A Taliban suicide bomber blew up a police bus in the heart of the Afghan capital on Sunday, killing more than 20 people in the single deadliest bombing to hit Afghanistan since the Taliban were ousted in 2001.
The blast tore apart the bus, wounding dozens of bystanders, wrecking several other vehicles and scattering body parts.
Kabul's police criminal branch chief, Ali Shah Paktiawal, said some 35 people were killed, including many police officers.
President Hamid Karzai condemned the attack, calling it an attempt to block the training of Afghanistan's Western-led police force, the palace said. It put the death toll at 22 people.
Kabul's police chief, Esmatullah Dawlatzai, said 24 people had been killed and 52 wounded.
The Interior Ministry said five of the wounded were foreigners, including two Japanese, a Korean and two Pakistanis. Earlier reports that foreigners had been killed proved false.
The attack is the deadliest suicide raid in Kabul since US-led forces drove the Taliban from power, and appears to signal an escalation of such strikes.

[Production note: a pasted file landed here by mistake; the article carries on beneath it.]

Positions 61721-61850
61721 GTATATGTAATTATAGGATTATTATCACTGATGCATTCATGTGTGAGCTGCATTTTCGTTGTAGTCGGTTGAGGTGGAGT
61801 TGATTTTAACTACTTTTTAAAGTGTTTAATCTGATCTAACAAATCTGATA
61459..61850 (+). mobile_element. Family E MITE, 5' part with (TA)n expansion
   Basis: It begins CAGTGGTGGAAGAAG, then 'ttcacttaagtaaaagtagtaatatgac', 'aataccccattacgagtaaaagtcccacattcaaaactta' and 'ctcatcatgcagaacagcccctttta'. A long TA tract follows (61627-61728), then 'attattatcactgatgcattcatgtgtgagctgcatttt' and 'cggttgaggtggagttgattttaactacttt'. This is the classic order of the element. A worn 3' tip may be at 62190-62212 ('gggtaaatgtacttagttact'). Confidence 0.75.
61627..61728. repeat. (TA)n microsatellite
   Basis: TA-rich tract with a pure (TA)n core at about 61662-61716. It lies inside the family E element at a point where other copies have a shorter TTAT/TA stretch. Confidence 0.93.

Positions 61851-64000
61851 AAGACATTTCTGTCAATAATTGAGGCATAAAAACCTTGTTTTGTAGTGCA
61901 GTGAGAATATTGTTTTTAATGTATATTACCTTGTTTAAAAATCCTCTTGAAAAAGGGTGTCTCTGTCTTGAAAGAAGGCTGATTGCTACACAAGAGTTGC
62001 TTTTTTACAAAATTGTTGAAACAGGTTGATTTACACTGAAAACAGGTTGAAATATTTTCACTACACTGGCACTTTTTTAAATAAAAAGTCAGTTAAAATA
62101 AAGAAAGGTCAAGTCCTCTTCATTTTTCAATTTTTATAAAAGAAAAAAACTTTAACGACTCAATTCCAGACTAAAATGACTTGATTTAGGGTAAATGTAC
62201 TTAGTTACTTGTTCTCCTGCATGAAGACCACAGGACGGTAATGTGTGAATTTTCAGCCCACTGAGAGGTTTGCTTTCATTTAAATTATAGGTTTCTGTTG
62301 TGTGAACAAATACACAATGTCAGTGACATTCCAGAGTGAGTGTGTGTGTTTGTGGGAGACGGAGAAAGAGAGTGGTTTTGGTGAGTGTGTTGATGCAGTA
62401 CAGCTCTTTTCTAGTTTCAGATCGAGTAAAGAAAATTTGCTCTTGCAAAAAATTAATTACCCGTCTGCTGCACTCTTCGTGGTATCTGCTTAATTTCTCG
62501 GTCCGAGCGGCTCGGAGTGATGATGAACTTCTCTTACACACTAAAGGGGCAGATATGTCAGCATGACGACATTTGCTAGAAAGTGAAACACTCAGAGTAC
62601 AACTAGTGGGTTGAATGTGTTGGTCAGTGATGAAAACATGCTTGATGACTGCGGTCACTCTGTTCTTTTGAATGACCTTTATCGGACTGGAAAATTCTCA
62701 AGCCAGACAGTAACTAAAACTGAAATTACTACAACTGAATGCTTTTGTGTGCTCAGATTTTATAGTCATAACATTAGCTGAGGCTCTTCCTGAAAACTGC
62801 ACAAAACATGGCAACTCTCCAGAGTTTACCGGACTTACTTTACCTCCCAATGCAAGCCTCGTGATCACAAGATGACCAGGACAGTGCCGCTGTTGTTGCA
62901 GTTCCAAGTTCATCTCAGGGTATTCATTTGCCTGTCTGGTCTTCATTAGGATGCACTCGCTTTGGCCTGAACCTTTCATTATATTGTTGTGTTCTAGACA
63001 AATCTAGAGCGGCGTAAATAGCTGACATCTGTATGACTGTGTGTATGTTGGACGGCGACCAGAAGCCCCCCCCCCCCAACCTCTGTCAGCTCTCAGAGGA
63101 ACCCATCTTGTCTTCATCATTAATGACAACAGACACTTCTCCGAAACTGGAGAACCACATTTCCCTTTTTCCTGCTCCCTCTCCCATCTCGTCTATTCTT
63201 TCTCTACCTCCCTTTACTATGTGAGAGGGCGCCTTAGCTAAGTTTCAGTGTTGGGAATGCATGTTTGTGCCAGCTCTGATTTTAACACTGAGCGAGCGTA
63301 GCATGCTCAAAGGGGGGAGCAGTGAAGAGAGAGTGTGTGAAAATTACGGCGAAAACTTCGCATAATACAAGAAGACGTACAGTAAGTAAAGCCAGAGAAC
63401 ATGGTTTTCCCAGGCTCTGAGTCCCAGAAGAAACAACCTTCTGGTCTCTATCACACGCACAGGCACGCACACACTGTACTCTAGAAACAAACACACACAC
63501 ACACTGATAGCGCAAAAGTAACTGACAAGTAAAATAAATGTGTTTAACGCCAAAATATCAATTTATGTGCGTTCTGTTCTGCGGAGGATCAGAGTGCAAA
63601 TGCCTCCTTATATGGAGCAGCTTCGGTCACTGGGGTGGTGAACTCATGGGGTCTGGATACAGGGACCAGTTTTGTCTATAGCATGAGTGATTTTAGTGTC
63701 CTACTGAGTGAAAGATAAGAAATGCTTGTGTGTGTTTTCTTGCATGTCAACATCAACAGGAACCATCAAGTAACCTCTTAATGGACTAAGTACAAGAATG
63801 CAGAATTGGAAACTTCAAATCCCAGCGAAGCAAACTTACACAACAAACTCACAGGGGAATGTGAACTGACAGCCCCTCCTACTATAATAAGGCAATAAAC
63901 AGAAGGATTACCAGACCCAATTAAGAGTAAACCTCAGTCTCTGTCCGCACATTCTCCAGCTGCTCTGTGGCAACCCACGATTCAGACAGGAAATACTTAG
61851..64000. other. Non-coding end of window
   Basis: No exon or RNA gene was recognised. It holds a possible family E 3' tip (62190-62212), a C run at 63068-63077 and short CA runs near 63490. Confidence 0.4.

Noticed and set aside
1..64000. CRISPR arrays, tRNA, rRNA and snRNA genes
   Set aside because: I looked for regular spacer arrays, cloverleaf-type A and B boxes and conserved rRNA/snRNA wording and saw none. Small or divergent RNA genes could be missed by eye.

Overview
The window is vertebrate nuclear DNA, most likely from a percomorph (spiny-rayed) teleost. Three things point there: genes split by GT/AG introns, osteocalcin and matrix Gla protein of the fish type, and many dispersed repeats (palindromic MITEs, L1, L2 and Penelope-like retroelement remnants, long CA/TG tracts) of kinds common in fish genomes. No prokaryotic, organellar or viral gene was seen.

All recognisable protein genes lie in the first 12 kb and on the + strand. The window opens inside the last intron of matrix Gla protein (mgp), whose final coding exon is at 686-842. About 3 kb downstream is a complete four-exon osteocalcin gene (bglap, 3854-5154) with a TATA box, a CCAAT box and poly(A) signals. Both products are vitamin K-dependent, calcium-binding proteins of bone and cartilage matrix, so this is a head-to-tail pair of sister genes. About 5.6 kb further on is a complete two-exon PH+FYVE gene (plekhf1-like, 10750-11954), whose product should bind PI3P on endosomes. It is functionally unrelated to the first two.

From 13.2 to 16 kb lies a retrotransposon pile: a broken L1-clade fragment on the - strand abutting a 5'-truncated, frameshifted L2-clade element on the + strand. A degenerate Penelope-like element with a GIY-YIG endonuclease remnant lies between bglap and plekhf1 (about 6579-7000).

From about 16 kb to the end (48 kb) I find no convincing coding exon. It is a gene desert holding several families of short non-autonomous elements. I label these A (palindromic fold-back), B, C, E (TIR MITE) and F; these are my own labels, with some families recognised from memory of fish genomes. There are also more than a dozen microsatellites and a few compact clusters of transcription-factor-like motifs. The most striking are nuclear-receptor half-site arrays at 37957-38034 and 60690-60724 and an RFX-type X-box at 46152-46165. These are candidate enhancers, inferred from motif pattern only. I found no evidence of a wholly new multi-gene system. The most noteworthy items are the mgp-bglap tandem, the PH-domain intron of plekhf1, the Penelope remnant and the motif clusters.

At least 14 people were killed in four other suicide bombings over the past three days. Responsibility for all five attacks was claimed by Taliban insurgents who want to overthrow Afghanistan's Western-backed government and drive out foreign troops.
The previous deadliest bombing in Kabul, in 2002, killed 26 people.
A police eyewitness at the scene, outside the Kabul police chief's headquarters, said he had seen the bomber leap on to the bus as it was moving slowly away, its door wide open.
"It was a very, very successful suicide attack," a Taliban commander, Mullah Hayatullah Khan, said. "We have plans for more successful attacks in future."
The Taliban and their Al-Qaida allies have adopted the tactics of Iraq's bloody insurgency to try to dispel the notion that government and foreign security forces are in control of the country.
Eighteen bodies, mostly police officers, and 10 wounded had been taken to nearby Jamhuriat Hospital, a doctor there said.
The bomb exploded during the morning rush hour, at a time when buses are ferrying police officers to their beats.
(China Daily via agencies June 18, 2007)